Forty Martyrs of England and Wales – 40 saints: Following the dispute between the Pope and King Henry VIII in the 16th century, faith questions in the British Isles became entangled with political questions, with both often being settled by torture and murder of loyal Catholics. In 1970, the Vatican selected 40 martyrs, men and women, lay and religious, to represent the full group of perhaps 300 known to have died for their faith and allegiance to the Church between 1535 and 1679. They each have their own day of memorial, but are remembered as a group on 25 October.

• Alban Roe • Alexander Briant • Ambrose Edward Barlow • Anne Line • Augustine Webster • Cuthbert Mayne • David Lewis • Edmund Arrowsmith • Edmund Campion • Edmund Gennings • Eustace White • Henry Morse • Henry Walpole • John Almond • John Boste • John Houghton • John Jones • John Kemble • John Lloyd • John Pain • John Plesington • John Rigby • John Roberts • John Southworth • John Stone • John Wall • Luke Kirby • Margaret Clitherow • Margaret Ward • Nicholas Owen • Philip Evans • Philip Howard • Polydore Plasden • Ralph Sherwin • Richard Gwyn • Richard Reynolds • Robert Lawrence • Robert Southwell • Secular Clergy • Swithun Wells • Thomas Garnet.

Martyred in the Spanish Civil War:
• Blessed Alfons Arimany Ferrer
• Blessed Recaredo Centelles Abad


Thought for the Day – 24 October – “As We Also Forgive Our Debtors”

Thought for the Day – 24 October – Meditations with Antonio Cardinal Bacci (1881-1971)

“Month of the Holy Rosary”
“As We Also Forgive Our Debtors”

If thou art offering thy gift at the altar,” Jesus tells us “and thou remember that thy brother has anything against thee, leave thy gift before the altar and go first to be reconciled to thy borhter and then come and offer thy gift” (Mt 5:23-24).
Prayer is futile, therefore, unless we have first forgiven our enemies!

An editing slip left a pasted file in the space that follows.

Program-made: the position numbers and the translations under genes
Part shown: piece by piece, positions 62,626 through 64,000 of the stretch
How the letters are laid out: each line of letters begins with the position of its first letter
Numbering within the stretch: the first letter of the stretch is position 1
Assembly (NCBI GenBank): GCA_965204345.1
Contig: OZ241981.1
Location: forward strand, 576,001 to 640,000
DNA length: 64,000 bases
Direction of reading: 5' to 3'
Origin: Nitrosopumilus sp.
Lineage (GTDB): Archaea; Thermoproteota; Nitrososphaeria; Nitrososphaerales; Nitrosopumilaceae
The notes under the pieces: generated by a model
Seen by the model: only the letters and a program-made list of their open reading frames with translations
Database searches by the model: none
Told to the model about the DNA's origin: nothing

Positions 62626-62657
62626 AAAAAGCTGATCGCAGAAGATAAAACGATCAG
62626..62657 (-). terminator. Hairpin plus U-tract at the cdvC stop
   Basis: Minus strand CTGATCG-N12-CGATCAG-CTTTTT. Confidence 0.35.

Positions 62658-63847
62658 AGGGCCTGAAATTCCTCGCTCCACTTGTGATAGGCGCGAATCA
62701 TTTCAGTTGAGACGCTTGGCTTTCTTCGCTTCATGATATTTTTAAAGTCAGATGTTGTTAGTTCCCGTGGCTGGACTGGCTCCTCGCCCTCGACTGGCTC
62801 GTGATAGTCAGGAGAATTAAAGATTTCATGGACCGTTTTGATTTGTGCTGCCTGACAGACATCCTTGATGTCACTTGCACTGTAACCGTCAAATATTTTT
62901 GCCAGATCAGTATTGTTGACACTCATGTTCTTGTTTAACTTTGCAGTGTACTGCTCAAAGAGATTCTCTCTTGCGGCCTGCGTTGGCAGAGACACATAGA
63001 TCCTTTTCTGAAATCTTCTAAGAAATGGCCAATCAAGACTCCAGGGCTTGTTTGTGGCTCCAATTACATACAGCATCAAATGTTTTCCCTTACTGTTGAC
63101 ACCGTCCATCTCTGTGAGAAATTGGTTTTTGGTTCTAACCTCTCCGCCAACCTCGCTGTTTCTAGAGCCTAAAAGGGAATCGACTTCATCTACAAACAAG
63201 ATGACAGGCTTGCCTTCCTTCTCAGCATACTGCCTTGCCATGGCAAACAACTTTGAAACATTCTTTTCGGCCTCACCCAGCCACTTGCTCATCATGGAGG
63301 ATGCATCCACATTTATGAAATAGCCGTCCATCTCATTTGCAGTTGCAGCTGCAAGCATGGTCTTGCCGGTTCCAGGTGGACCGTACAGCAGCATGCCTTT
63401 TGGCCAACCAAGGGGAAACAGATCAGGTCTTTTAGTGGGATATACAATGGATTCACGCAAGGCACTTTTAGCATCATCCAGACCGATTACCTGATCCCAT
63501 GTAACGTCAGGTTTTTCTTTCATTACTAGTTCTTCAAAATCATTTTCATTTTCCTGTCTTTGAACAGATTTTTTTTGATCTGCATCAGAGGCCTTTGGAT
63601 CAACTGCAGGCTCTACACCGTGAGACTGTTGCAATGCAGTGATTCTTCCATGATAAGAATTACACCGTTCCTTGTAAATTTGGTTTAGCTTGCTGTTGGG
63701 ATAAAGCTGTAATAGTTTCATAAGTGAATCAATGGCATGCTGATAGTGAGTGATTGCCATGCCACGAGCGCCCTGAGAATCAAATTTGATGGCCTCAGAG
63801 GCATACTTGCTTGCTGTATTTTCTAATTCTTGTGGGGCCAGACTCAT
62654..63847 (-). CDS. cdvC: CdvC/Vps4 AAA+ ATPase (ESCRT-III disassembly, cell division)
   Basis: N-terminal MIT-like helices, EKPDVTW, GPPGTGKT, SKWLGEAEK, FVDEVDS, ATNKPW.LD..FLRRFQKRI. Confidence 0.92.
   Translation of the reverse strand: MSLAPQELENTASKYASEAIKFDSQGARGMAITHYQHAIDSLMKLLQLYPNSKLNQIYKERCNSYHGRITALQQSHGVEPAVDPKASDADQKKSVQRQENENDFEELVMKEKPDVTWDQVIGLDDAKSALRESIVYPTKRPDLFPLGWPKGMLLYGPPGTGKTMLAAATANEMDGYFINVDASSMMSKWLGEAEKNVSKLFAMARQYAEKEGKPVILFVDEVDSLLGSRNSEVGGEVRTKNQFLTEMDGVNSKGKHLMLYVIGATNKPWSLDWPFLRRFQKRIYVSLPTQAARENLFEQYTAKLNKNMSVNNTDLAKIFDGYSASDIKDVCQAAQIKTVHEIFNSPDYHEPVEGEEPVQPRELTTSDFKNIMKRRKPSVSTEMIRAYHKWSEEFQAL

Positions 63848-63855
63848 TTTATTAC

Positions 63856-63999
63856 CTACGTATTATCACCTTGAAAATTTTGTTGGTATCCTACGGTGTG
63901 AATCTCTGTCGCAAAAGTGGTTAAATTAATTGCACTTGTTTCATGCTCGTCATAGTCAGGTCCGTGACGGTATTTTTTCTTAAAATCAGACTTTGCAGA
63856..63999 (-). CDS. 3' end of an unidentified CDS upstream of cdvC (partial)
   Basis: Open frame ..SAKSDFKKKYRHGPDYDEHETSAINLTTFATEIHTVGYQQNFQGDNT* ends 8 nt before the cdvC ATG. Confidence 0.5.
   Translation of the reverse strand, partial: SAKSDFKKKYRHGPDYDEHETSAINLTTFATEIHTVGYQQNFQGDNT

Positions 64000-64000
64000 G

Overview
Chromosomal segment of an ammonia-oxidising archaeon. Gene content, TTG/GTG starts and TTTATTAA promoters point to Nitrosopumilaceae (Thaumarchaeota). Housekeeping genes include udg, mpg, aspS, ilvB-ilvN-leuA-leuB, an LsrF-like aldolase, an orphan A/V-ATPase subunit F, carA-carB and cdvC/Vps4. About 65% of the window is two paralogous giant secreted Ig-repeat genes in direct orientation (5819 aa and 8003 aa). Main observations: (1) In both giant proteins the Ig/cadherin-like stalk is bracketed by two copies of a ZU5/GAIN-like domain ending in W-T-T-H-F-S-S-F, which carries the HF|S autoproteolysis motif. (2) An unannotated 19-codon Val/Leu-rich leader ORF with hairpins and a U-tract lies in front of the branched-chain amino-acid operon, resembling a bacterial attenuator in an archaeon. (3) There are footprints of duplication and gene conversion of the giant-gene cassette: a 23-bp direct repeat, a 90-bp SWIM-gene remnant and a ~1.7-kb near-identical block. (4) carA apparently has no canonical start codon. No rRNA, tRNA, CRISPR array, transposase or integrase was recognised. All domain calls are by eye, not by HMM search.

Learn from me,” Jesus said when He proposed Himself as a model to be imitated, “for I am meek and humble of heart.
Then He added, “you will find rest for your souls” (Cf Mt 11:29).
The foundation of our hatred, anger and resentment, is always our wounded pride.
We need Christlike gentleness and humility, if we are to forgive sincerely and generously.
Only when we have this gentleness and humility, moreover, shall we find joy in forgiving and only then, shall we have peace.
As long as there is room in our hearts for pride and hatred, we can never enjoy peace of soul!”

Antonio Cardinal Bacci



Quote/s of the Day – 24 October ” – “And immediately he received his sight and followed him on the way.”

Quote/s of the Day – 24 October ” – Jeremiah 31: 7-9; Psalm 126: 1-6; Hebrews 5: 1-6; Mark 10: 46-52

And immediately
he received his sight
and followed him on the way.

Mark 10:52

Come, follow me”

Matthew 19:21

“I am the light of the world;
he who follows me will not walk in darkness
but will have the light of life.

John 8:12

Whatever you do, do from the heart,
as for the Lord and not for others,
knowing that you will receive
from the Lord
the due payment of the inheritance;
be slaves of the Lord Christ.

Colossians 3:23-24

If we follow Christ closely we shall be allowed,
even on this earth,
to stand, as it were,
on the threshold of the heavenly Jerusalem
and enjoy the contemplation,
of that everlasting feast,
like the blessed Apostles,
who, in following the Saviour as their leader,
showed and still show,
the way to obtain the same gift from God.
They said – See, we have left all things and followed You.
We too follow the Lord
and we keep His feast
by deeds rather than by words.

St Athanasius (297-373)
Father & Doctor of the Church

We will follow You, Lord Jesus.
But in order for us to follow You,
call us because without You,
no-one will ascend towards You.
For You are the way, the truth, the life.
You are also our help,
our trust, our reward.
Welcome those who belong to You,
You who are the way;
strengthen them, You who are the truth;
give them life, You who are the life.

St Ambrose (340-397)
Father & Doctor of the Church

Let us listen to the Lord:
“I am the Way, the Truth and the Life” (Jn 14:6).
If you are looking for the Truth,